Monday, September 28th, 2 PM
Speaker: Orion Hodson, MSR Cambridge
Title: Helios: Heterogeneous Multiprocessing with Satellite Kernels
Location: Roberts G08, Sir David Davies Lecture Theatre, UCL
Helios is an operating system designed to simplify the task of writing, deploying, and tuning applications for heterogeneous platforms (like your desktop PC). Helios introduces satellite kernels to provide a uniform set of OS abstractions across CPUs of disparate architectures and performance characteristics. This talk will cover the design of Helios and its performance in the context of a pair of heterogeneous systems.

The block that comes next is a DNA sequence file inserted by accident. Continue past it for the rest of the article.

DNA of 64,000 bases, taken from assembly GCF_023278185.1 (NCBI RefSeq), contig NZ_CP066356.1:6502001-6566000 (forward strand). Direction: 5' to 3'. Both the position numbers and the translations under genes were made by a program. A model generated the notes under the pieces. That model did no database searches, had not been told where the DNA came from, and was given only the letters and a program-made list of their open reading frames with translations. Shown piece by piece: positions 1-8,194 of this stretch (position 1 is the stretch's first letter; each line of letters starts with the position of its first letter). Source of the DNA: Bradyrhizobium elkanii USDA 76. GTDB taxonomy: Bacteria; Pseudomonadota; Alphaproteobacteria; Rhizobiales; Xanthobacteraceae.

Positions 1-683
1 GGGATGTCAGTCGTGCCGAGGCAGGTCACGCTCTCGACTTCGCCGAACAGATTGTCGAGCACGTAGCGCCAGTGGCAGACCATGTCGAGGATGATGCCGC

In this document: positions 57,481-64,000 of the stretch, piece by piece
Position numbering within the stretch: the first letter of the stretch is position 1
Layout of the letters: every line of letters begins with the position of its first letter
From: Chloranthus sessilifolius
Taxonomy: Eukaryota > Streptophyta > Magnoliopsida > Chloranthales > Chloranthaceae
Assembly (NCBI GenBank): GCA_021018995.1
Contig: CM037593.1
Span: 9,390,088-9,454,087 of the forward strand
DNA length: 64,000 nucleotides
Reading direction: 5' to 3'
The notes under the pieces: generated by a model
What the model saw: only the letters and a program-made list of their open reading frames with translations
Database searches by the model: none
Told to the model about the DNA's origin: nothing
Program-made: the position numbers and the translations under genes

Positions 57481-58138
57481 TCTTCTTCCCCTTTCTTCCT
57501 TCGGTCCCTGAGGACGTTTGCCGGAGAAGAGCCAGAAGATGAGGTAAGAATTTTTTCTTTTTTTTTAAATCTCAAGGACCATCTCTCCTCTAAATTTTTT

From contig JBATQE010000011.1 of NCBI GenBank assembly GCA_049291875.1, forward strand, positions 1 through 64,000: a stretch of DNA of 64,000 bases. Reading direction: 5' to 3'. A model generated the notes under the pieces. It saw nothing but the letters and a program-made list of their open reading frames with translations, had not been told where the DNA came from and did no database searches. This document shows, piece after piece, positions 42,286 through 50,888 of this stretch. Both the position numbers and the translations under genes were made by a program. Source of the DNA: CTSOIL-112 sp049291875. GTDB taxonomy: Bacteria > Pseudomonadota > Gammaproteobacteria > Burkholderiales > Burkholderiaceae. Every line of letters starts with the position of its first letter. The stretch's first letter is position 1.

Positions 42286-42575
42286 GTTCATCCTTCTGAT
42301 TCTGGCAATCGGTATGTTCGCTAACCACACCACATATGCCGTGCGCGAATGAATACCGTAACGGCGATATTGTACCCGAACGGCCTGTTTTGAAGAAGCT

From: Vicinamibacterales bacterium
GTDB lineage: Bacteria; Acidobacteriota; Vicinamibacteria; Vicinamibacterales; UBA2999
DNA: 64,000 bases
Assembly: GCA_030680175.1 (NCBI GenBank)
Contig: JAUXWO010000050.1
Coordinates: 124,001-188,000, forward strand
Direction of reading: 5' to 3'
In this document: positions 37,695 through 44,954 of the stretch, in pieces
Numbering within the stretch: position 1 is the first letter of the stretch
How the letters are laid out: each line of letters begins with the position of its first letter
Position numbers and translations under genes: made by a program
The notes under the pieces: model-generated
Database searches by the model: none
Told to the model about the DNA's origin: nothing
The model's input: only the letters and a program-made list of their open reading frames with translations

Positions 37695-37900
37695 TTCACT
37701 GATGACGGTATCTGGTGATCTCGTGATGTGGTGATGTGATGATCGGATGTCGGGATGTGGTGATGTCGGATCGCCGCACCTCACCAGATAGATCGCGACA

This work will appear in SOSP 2009.Bio:
Orion Hodson is a Software Engineer in the Systems and Networking group at Microsoft Research Cambridge. At MSR, he has worked extensively on the Singularity Operating System and a heterogeneous multicore derivative known as Helios. Prior to Microsoft Research, he was a member of the eXtensible Open Router Project (XORP) team at ICIR at Berkeley working on an open-source IP router. He is a former member of the networked multimedia research group at UCL and was a contributor to the RAT multicast audio conferencing tool.